The outstanding Highlanders' last gasp assault made a nonsense of the so-called advantage South African teams enjoyed on the high veldt. That element has been taken out of the game as a result of greater exposure and it would appear to a large extent the travel factor has also been reduced by the manner of the Highlanders' win.
New Zealand Conference
They will still be wondering in Bloemfontein how the Cheetahs let their advantage slip to the Highlanders. It won't be any comfort that they have so little time to think about it before getting on a flight to play the Blues in Auckland on Friday.
It was an outstanding effort by the Highlanders and helped ensure their chances of a play-offs berth.
The Hurricanes increased South African misery with their 41-22 win over the Stormers in Wellington, the fourth successive loss for the Stormers and the last game in a miserable tour of New Zealand. The Hurricanes may not be quite as clinical as when at their best but they are not far from it.
The Chiefs looked more like them old selves in dealing with the Reds 47-17 in New Plymouth and with their stocks of players being replenished there is a more formidable look to them. Charlie Ngatai's return made a noticeable difference to the backline.
The Blues' first half against the Waratahs was indicative of improving cohesion but the second half was a reminder that they still need to keep a foot firmly on the throat of opponents in their 40-33 win which really wasn't as close as the final margin suggests.
But there was no doubting the Crusaders superiority in their 62-24 win in Pretoria. There wasn't only a gulf on the scoreboard, it was evident on the field with poor structure in defence allowing the competition favourites to run the home team ragged.
No wins at all for Australian sides about sums up where their game is at after 11 rounds. The closest anyone got to their opposition was the Waratahs who got a loser's bonus point against the Blues. However, it was all consolation stuff for a side that paid the price for first half indiscipline and lack of love for the ball.
The Rebels were not good enough against the championship contenders, going down 10-47 to the Lions in Melbourne, a fact conceded by coach Tony McGahan.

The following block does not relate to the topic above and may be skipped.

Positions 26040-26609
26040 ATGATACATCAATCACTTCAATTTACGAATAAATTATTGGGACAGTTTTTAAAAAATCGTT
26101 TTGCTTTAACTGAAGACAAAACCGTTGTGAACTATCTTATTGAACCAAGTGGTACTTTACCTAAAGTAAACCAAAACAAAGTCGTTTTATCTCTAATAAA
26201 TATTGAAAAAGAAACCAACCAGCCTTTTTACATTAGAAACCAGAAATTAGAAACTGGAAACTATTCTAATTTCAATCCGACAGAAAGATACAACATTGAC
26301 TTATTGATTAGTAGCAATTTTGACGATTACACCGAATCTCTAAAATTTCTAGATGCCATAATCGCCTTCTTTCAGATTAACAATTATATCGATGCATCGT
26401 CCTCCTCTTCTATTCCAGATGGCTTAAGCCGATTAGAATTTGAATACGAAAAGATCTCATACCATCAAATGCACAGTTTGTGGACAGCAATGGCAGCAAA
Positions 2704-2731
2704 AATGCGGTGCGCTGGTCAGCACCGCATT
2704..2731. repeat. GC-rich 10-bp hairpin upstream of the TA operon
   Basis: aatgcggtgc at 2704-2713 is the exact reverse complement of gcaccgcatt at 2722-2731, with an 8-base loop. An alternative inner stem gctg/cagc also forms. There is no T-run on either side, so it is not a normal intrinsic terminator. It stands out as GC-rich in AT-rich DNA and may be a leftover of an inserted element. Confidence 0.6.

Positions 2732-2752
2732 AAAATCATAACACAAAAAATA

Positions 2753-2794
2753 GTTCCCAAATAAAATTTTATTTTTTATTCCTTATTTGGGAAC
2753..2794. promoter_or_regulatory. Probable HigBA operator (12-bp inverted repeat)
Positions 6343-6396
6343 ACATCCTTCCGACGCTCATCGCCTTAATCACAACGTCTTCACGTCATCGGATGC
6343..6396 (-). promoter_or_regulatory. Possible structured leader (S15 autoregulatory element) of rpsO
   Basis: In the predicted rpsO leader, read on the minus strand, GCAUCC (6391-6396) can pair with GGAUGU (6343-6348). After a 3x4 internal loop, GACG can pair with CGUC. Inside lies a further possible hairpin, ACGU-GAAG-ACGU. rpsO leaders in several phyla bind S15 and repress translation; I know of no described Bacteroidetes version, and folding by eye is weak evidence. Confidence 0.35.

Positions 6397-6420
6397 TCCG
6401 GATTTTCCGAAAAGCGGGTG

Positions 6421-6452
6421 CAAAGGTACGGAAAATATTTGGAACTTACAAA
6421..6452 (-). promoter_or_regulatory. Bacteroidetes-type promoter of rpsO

The Reds had some cause for hope against the Chiefs but again were totally out-played by a home team regaining its mojo and in no mood to ease up on punishing mistakes by the visitors.
The Waratahs, a team from a city that has given so much to rugby innovation over the years looked well short of ideas when going down 33-40 to the Blues in Sydney. Unable to respond to the clamps the Blues put on them in the first half which they ended down 0-26, they were never in the hunt in spite of a second half revival.
And in Durban the Sharks were unprepared to concede any ground to the Force who lost 12-37.
In spite of their 22-41 loss to the Hurricanes, the Stormers still have the benefit of their six-game unbeaten start to the competition to be well clear on the points table.
That was helped by the second-placed Bulls being humiliated 24-62 by the Crusaders in Pretoria. The Stormers sit on 26 points, and the Bulls 14.
The Cheetahs had their chance for their third win but were unable to deny the Highlanders at the death and went down 41-45.
The Sunwolves ended their tour of New Zealand and Argentina with a loser's bonus point in their 39-46 loss to the Jaguares.
The Lions remain the one constant force in the African conferences and they consolidated that with a 47-10 win over the Rebels. The Sharks are within touching distance 10 points back on 32 points after their 37-12 win over the Force.
The Jaguares gained five valuable points with their 46-39 bonus point win over the Sunwolves in Buenos Aires. It lifted them to 25 points.